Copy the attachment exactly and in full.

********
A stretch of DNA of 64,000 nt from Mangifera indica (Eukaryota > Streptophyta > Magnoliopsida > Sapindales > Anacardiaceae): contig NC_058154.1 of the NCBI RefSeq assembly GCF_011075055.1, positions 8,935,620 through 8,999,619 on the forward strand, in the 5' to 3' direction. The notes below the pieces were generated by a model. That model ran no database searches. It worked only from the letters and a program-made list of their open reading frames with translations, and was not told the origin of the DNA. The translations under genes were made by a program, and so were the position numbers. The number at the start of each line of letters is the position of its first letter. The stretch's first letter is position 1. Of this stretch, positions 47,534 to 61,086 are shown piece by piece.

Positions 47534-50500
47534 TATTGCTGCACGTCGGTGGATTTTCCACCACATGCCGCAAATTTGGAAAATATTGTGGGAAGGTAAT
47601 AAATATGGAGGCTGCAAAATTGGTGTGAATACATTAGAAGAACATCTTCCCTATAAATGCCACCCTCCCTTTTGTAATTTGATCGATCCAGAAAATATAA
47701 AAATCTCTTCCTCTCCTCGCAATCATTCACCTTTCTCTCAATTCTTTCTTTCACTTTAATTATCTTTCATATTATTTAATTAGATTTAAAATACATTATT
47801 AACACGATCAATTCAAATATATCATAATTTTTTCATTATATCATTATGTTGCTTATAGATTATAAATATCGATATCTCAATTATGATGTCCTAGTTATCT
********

A stretch of DNA of 64,000 nt from Mangifera indica (Eukaryota > Streptophyta > Magnoliopsida > Sapindales > Anacardiaceae): contig NC_058154.1 of the NCBI RefSeq assembly GCF_011075055.1, positions 8,935,620 through 8,999,619 on the forward strand, in the 5' to 3' direction. The notes below the pieces were generated by a model. That model ran no database searches. It worked only from the letters and a program-made list of their open reading frames with translations, and was not told the origin of the DNA. The translations under genes were made by a program, and so were the position numbers. The number at the start of each line of letters is the position of its first letter. The stretch's first letter is position 1. Of this stretch, positions 47,534 to 61,086 are shown piece by piece.

Positions 47534-50500
47534 TATTGCTGCACGTCGGTGGATTTTCCACCACATGCCGCAAATTTGGAAAATATTGTGGGAAGGTAAT
47601 AAATATGGAGGCTGCAAAATTGGTGTGAATACATTAGAAGAACATCTTCCCTATAAATGCCACCCTCCCTTTTGTAATTTGATCGATCCAGAAAATATAA
47701 AAATCTCTTCCTCTCCTCGCAATCATTCACCTTTCTCTCAATTCTTTCTTTCACTTTAATTATCTTTCATATTATTTAATTAGATTTAAAATACATTATT
47801 AACACGATCAATTCAAATATATCATAATTTTTTCATTATATCATTATGTTGCTTATAGATTATAAATATCGATATCTCAATTATGATGTCCTAGTTATCT